John Dane and his son, Rev. Francis Dane, were early residents of the Massachusetts Bay Colony, having settled there by the late 1630s.
Not a lot is known about John Dane. Assuming John Dane was at least 21 when he married, he was born no later than c1584, as he married Frances (possibly Bowyer) c1605. The Danes were likely from Hertfordshire, possibly Bishops Stortford or a nearby village, as daughter Elizabeth married there in 1628 and John’s second wife, Agnes Bayford, was also from Bishops Stortford, although they married in the colonies after emigrating.
Some say Frances (Bowyer) Dane died in England before the family emigrated to the colonies. Others say she died c1642. John married (2) Agnes/Annis Bayford, 2 July 1643, Roxbury, Suffolk, Massachusetts. She was the widow of William Chandler. Agnes/Annis married (3) John Parmenter, 9 August 1660, Roxbury, Suffolk, Massachusetts.
John Dane was not only literate, but his will is “on file in his own handwriting” in the Boston court records.
I’m not going to even pretend that I could read the handwriting, but a partial transcript was published in the New England Historical Genealogical Register IX:37 in January 1855:
John Dane and wife Frances had only three surviving children:
- Elizabeth, born c1607, England, if she was 21 years old when she married; died 21 January 1693/94, Ipswich, Essex, Massachusetts; married James Howe, 27 June 1628, Bishops Stortford, Hertfordshire, England. He was born c1603; died 17 May 1702, reportedly at the age of 104 years old.
- John, born c1612, England; reportedly died November 1673; married Eleanor Clarke, by 1638
- Francis, born c1615, England; died 17 February 1696/97, Andover, Essex, Massachusetts; married (1) Elizabeth Ingalls, c1640 She was born c1618, England; died 9 June 1676, Andover, Essex, Massachusetts (2) Mary (MNU) Thomas, 22 November 1677, Andover, Essex, Massachusetts (3) Hannah Chandler Abbott, c1690.
Reverend Francis Dane had quite an interesting life. He graduated from Kings College, Cambridge in 1633. A few short years later, the family sailed for Massachusetts, settling in Roxbury. Francis was an ordained minister, who was well respected and highly influential in the town of Andover, Essex, Massachusetts, where Francis made his home and raised his family.
He was appointed as the second pastor of the North Parish of Andover in 1649. He spoke up against witchcraft by 1658, when John Godfrey of Salem, Massachusetts was charged for the first of three times. (He was acquitted all three times.)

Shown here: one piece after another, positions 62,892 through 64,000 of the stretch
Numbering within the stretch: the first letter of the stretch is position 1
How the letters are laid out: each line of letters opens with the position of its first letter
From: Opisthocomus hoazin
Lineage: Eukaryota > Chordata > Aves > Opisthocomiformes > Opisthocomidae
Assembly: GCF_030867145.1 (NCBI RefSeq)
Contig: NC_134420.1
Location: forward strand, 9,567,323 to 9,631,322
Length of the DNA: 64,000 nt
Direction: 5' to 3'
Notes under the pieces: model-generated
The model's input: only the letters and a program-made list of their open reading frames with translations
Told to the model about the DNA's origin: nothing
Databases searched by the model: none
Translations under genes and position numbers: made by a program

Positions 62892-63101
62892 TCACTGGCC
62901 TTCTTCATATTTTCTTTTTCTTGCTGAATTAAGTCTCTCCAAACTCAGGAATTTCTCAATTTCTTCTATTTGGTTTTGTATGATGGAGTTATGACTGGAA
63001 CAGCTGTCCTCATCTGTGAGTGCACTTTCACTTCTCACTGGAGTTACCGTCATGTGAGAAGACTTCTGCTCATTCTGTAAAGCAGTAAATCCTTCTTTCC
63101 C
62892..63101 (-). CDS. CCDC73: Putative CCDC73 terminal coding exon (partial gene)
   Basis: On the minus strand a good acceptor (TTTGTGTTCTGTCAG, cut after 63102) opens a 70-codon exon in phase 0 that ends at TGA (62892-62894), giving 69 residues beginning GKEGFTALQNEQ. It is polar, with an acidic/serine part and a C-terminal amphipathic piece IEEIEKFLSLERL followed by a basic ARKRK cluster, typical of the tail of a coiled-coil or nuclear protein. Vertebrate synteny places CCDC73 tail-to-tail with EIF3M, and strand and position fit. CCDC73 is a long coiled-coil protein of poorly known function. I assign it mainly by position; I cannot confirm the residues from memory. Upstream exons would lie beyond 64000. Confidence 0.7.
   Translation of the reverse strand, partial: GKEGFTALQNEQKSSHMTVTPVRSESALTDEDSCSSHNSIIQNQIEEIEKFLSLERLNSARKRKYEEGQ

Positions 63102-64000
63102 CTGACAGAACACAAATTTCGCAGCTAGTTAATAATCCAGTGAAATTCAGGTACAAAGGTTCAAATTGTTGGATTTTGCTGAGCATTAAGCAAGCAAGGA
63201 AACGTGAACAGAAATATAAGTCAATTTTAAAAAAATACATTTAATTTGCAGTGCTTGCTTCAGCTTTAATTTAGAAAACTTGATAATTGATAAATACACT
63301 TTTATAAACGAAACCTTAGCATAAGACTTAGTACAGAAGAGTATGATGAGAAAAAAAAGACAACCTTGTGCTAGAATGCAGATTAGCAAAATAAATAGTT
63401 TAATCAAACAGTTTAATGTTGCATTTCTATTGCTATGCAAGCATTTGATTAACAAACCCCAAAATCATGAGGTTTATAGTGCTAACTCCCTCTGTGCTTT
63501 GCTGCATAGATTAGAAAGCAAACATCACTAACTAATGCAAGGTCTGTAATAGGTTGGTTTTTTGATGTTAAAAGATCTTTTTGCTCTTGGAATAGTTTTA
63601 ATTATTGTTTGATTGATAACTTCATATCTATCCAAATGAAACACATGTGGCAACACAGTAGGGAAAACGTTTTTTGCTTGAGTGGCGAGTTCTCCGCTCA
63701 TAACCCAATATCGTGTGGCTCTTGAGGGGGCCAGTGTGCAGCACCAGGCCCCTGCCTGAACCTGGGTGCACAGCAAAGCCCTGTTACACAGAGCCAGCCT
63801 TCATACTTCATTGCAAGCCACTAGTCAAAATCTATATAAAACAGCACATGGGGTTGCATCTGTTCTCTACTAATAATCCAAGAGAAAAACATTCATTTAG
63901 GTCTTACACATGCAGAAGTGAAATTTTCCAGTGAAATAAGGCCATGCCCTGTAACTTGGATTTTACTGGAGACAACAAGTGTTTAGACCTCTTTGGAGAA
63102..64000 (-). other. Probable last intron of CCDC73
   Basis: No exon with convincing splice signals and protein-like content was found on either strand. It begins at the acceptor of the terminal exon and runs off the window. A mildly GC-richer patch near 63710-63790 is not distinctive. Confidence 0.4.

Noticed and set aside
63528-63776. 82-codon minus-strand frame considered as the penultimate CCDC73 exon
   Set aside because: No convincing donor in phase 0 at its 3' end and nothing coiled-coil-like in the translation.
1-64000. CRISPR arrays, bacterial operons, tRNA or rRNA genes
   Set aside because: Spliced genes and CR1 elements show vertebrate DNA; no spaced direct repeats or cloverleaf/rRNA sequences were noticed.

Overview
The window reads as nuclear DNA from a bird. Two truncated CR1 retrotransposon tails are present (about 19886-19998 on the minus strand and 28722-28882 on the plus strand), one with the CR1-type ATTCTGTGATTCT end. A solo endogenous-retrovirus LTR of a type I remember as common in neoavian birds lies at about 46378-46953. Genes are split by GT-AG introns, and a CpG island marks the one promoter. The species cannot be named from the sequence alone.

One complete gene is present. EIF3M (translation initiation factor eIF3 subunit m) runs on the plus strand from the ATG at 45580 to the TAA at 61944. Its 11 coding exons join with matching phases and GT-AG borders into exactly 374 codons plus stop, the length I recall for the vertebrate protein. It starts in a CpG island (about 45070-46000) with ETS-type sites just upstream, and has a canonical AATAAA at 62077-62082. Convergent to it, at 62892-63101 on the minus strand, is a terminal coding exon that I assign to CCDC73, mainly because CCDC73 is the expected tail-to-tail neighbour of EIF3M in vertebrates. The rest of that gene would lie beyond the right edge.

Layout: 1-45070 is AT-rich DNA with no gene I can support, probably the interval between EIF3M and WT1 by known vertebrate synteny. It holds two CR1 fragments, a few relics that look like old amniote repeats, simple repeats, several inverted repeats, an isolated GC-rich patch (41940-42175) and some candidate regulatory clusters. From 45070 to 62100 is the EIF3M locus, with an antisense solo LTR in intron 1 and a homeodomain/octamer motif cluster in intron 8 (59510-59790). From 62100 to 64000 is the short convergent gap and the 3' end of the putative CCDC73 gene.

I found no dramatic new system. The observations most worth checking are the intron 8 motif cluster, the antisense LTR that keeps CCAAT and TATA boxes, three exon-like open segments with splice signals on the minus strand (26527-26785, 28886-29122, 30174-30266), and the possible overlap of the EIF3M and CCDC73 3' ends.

About 1680, Reverend Francis was getting up there in years, being about 65, and his parishioners decided they wanted a younger, more vibrant minister. The lives of the Dane family began to change quite dramatically at that point.
The Andover church hired Thomas Barnard to replace Francis Dane, but the court ruled that the church had to pay both men, who were to share £80. Barnard was paid £50, while Dane received only £30.
Neither man was likely happy with this outcome; tension between the two was inevitable, but further strain was put on their relationship when Thomas Barnard not only invited two of the Salem witchcraft accusers to visit an Andover prayer meeting, he went one step further.
A “touch test” was instituted by Barnard and it was unique to the Andover community. Basically, if an afflicted person was having an hysterical episode and the person who was accused of causing it touched him/her with the fit then ending, the accused was considered guilty of being a witch.
Rev. Dane not only spoke out against the witchcraft hysteria, he petitioned the governor and General Court to step in and end the witch trials. As a result, the Dane family had more of its members accused of witchcraft than any other family.
The reverend himself was accused (although not arrested) as were two of his daughters, various in-laws and grandchildren: Elizabeth Dane Johnson, Abigail Johnson, Dr. John Dane, Deliverance Dane, Hannah Dane, Phebe Dane, Nathaniel Dane, Stephen Johnson and Abigail Faulkner.
Daughter Abigail Dane Faulkner was examined twice, on 11 August and 30 August, 1692, convicted and sentenced to death. The governor reprieved her sentence because of insufficient evidence and the fact that she was pregnant. (Aside: Does that mean if she hadn’t been pregnant, he might not have issued the reprieve???)
Thus, the last few years of Reverend Francis Dane’s life were fraught with stress and worry. His will was written during this period. Rev. Dane died on 17 February 1696/97 in Andover, Essex, Massachusetts.